Dear Diane, Thank you for your courage through all of this. I can relate to a lot of what you are saying. I feel shame because I had bought into this thing of the work is most important so I neglected my children and saw them as a hindrance. I so love my kids now and know that thinking was wrong. I thank God for a couple who confronted us and made us see we had to put a priority on our kids. Thank God for His rebuke and correction on our lives when we need it. God saved my kids and my marriage.Keep speaking out and fighting for what is right. Well done sister.

  5. shadowspring
    August 31st, 2010 at 14:03 | #5

    R.C. :
    Sad though your story may be, I think you have misdiagnosed the cause. Hundreds of children are raised overseas every year and they turn out just fine. Thousands if not more children are raised in the USA who are raped and molested. Location has little to do with, the problem here were the people who abused the children and the people who turned a blind eye. PEOPLE are responsible for their actions, we cannot blame things like LOCATION. I was an MK who lived overseas and all of my friends who lived in dorms were just fine. Your problem was that dorm parents were not chosen carefully enough or monitored enough, and no measures were taken to prevent abuse from happening. I’m very sorry for what happened to your daughter and I am in no way trying to minimize what happened to her, but until you realize the cause pf the problem, you will never be able to fix it.

    I seriously doubt that every one from your dorm is “just fine”. Boarding school for young children is a horrendous idea. The abandonment alone will deeply affect every single child sent off the a boarding school- the younger they were rejected i.e. sent away, the more severe the damage to that person’s psyche. So while you may claim that you and all your friends are “just fine” I say wait for life to trigger your own buried traumas. I believe you will then find out that “just fine” was nothing more than “in denial”.

  6. Diane Mikitson
    December 16th, 2009 at 15:00 | #6

    By no means did we mean to imply that Africa was the problem, nor that Location is the problem. We loved Senegal. Dorm life is not God’s best plan for raising children. Of this we are certain.
    Your comments about “cause of the problem” and fixing it are naive. “All my friends who lived in dorms were just fine” is naive.
    I doubt that you are receptive to hearing the truth of the pain and turmoil most adults who lived in dorms as children will attest to.

  7. Deb A
    December 16th, 2009 at 11:34 | #7

    As a student from a NTM boarding school there was bad physical abuse from a dorm mom that did not want to be at the school. It was not a good experience. Then we went to Senegal where my girls received and abservered the physical abuse that the above classmates had. We were told that we were not to visit our daughter in the dorm because it only made things worse and they didn’t want parents there. Our daughter hated the dorm and the things going on.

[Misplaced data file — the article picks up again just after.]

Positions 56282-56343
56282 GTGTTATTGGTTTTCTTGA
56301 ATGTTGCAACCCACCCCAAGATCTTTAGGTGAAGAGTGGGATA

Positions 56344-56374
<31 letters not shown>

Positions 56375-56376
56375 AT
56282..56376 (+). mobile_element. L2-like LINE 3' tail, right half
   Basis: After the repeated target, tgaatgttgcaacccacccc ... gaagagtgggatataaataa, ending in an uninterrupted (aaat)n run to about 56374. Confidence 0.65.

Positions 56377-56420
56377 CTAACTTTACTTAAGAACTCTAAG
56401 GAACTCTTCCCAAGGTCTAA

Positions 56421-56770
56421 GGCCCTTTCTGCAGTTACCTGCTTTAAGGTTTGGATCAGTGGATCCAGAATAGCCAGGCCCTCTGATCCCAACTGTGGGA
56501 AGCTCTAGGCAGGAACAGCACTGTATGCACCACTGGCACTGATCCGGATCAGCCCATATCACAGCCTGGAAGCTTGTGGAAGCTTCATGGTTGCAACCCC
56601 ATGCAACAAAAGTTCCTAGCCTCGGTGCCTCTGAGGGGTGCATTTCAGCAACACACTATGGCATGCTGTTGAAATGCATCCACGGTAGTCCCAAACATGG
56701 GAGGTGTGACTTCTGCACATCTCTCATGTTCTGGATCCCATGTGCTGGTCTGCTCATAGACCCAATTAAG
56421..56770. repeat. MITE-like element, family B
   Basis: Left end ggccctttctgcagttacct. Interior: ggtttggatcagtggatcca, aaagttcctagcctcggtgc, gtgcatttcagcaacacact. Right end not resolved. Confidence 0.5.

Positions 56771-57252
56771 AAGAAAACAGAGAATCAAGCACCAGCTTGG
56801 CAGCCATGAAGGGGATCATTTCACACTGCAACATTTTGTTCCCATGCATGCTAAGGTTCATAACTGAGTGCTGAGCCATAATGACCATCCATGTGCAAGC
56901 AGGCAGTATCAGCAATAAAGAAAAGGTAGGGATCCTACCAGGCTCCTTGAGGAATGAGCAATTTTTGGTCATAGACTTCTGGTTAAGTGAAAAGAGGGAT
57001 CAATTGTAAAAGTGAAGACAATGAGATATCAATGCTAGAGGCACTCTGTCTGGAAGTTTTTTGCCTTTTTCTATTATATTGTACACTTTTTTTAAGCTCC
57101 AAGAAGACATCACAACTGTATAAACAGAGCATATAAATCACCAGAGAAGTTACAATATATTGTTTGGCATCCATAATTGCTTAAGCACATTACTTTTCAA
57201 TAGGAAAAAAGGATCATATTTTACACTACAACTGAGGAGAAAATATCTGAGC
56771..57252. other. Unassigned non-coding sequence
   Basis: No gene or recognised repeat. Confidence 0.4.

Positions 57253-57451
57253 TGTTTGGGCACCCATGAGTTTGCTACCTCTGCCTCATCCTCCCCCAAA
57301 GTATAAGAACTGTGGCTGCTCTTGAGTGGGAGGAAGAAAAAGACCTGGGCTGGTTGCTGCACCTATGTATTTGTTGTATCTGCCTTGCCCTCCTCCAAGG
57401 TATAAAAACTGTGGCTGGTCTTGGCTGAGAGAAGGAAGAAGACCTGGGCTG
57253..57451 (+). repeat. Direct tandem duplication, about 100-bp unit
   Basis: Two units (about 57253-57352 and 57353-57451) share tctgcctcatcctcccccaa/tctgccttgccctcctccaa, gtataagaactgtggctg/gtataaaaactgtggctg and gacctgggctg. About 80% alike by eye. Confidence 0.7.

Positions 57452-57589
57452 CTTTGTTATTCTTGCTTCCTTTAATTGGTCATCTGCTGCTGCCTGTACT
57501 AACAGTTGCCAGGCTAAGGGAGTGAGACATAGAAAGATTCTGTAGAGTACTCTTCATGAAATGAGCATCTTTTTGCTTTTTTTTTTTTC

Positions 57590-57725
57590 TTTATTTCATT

8. R.C.
    December 12th, 2009 at 21:00 | #8

    Sad though your story may be, I think you have misdiagnosed the cause. Hundreds of children are raised overseas every year and they turn out just fine. Thousands if not more children are raised in the USA who are raped and molested. Location has little to do with, the problem here were the people who abused the children and the people who turned a blind eye. PEOPLE are responsible for their actions, we cannot blame things like LOCATION. I was an MK who lived overseas and all of my friends who lived in dorms were just fine. Your problem was that dorm parents were not chosen carefully enough or monitored enough, and no measures were taken to prevent abuse from happening. I’m very sorry for what happened to your daughter and I am in no way trying to minimize what happened to her, but until you realize the cause pf the problem, you will never be able to fix it.

  9. Elijah III
    September 24th, 2009 at 03:36 | #9

    John and Diane, your story is moving, yet prophetic… You said: some of us would be shocked…and feel the horror…and sadness as we read the stories…and that we might even think about it during the middle of the night… –Here it is 3 am… Yes, and more… Some of us have wept over the GREAT SIN that has been committed in the camp and buried in the tent…
    May I leave a few prophetic words with you that have come to mind to encourage you these wee hours of this new day: God is not mocked…seeds of deceit, lust, immorality, pride, selfishness, and cover up…that have been sown in the darkness, are called forth to come under the search beacon of the Son of Light, for the time has come for judgment to begin in the House of God—in the Name of Jesus! Be encouraged! It will come to pass!

  10. Bill Lapworth
    September 18th, 2009 at 13:23 | #10

    I am very sad too read the story of the familly Mik and can imagine exactly how humiliated and abusde they must have felt. I was approximatly 8 years old when I went to Fanda in the late 70′s and the description of the leadership is very typical of how I experienced Fanda and NTM. However I would like too testify that at Fanda I experienced the love of Jesus and the fatherly love from my dorm father Hammy as never before or after in my life. If I think of the way he showed me love and affection I can only be very thankful for ever meeting and having someone like him look after me and show me a fatherly love I never experienced from my own father. My own father never gave me a hug or encouragement as Hammy did. I’m not telling this to put my own Dad down but too explain that like me you can also be very lucky too have had a great dorm Dad whom I love and remember very dearly. Your daughters got sadly the wrong dorm Dad I’m very sory! but glad you had the courage too tell the world! and keep looking up!